Sacramento State offering new Korean program

Daisy Aguilar

The Asian studies program at Sacramento State will offer a newly designed Korean studies concentration starting spring 2014.

The Korean concentration was developed due to a high demand from Asian studies students.

“There was a lot of interest from the students,” said Greg Kim-Ju, vice director of the Asian studies program. “Typically, when there is an Asian studies program there’s a Japanese, Chinese and Korean concentration. Korea is one of the areas that is represented in Asian studies.”

The process of designing the Korean studies concentration began more than a year ago. Asian studies faculty and professors interested in the concentration began to meet periodically with the aim to develop Korean courses.

There are currently 50 Asian studies majors with declared Japanese, Chinese, south and Southeast Asia concentrations.

Pattaratorn Chirapravati, director of the Asian studies program, said she already signed up three students for the Korean studies concentration.

There is also a Korean language course already being offered at Sac State for the first time this fall.

Chirapravati said she was surprised to see the Korean language course fill up within a day and half of being offered.

She said as of now only four Korean language courses have been approved. Another six courses will be sent to the curriculum committee in three different colleges next month.

All the courses have to be approved by the end of the fall semester.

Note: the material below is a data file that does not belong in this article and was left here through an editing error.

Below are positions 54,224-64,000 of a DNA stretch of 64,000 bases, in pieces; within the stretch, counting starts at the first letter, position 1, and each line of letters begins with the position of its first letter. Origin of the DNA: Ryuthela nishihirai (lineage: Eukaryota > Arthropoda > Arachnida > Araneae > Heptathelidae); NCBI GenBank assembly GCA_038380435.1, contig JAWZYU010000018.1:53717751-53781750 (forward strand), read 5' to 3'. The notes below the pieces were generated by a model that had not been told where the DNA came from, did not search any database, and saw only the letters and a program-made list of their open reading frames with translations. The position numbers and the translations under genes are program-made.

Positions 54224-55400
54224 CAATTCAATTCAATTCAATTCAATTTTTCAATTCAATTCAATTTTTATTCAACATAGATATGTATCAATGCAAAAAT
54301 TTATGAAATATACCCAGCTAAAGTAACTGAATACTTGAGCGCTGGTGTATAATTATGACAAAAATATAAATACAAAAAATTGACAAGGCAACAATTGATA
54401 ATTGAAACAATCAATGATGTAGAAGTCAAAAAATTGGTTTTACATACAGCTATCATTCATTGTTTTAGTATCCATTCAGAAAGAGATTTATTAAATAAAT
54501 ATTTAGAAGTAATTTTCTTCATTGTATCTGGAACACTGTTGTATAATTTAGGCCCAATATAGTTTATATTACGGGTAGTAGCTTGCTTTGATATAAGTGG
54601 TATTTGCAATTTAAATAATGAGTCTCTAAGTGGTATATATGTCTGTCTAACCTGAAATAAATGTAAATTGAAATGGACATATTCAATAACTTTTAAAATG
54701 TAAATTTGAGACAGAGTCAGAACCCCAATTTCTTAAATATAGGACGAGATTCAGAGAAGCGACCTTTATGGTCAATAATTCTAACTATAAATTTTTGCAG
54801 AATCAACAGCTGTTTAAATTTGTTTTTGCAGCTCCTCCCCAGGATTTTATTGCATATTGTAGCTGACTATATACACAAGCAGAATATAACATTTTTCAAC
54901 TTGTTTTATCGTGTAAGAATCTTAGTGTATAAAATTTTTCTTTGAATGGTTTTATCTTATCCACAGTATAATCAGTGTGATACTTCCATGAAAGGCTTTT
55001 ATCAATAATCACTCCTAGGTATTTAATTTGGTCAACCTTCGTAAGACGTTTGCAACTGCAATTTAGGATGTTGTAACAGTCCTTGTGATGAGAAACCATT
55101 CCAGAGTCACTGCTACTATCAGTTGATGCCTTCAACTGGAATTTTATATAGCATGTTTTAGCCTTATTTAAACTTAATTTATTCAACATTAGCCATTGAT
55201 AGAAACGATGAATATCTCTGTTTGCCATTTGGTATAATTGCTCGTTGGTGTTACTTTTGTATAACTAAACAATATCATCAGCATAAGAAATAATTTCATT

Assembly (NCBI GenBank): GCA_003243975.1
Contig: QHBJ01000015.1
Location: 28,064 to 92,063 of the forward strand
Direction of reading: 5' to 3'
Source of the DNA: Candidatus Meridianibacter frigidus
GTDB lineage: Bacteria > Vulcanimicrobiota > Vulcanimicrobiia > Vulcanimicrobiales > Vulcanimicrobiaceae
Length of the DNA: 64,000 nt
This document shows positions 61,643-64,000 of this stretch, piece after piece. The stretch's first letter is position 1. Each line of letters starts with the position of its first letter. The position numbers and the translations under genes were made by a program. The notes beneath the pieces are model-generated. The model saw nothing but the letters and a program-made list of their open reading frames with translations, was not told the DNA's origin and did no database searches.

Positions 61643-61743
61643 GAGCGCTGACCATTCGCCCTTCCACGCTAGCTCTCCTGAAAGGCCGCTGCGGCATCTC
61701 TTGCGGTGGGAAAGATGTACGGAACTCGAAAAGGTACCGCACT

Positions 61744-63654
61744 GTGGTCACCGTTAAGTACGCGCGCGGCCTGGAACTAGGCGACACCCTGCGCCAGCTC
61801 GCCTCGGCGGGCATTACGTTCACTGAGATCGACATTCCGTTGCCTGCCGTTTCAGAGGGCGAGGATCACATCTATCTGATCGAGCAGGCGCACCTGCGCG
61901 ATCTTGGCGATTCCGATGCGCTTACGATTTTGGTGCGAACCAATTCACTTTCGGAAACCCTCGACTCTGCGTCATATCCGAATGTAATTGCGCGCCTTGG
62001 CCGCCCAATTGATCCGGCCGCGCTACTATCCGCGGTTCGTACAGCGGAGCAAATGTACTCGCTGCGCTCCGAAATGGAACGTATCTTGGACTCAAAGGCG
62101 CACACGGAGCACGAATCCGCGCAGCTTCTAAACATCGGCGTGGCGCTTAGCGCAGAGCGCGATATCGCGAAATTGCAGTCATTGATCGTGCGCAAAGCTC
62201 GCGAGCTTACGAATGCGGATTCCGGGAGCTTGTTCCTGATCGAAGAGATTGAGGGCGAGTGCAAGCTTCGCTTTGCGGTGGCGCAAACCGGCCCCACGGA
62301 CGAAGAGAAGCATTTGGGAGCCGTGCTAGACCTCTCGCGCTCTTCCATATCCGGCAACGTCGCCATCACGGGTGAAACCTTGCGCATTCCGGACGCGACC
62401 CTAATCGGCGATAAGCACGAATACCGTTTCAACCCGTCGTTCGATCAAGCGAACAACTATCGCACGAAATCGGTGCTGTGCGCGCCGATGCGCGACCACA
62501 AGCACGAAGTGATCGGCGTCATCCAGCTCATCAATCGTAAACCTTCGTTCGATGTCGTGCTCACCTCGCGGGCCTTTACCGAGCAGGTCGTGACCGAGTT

The courses will include Art of Korea, Kang on Typography, Korean Identity, Korean Pop Culture, Education and Communications and Calligraphy and Typology.

Since Asian studies is only a program, they will have Korean courses offered by different departments.

Some include the department of foreign language, department of family and consumer sciences, department of art and department of psychology.

Kim-Ju said there are other professors from different departments who have expressed an interest in teaching for the Korean concentration but are waiting to develop a course.

Since many students may not be aware of the new concentration, the Asian studies program will begin to promote it.

Next month, they will have a research professor from Korea University and an anthropology lecturer to speak about current Korean issues.

They will also host an event next month where they will expose Korean culture through food, music and dance performances.

Some Asian studies students are excited to hear about the new concentration.

Senior Jennifer Taylor, 40, Asian studies, said if the Korean concentration was offered when she first started, she would have chosen that instead of the Chinese concentration.

“It’s disappointing for those graduating because it would have been nice to take a course in that area,” Taylor said.

Peter Norton, 25, Asian studies, said he’s glad the Korean concentration was designed because Korea is prominent.

“Korea has played such an important role in the history of Asia,” Norton said. “It played a relationship with three other important Asian cultures.”

Kim-Ju said he believes now is the perfect timing for the Korean concentration.

“I think this will be a nice addition to the Asian studies program,” Kim-Ju said. “It fills a need driven by the students and also a representation and the direction Asian studies is going”.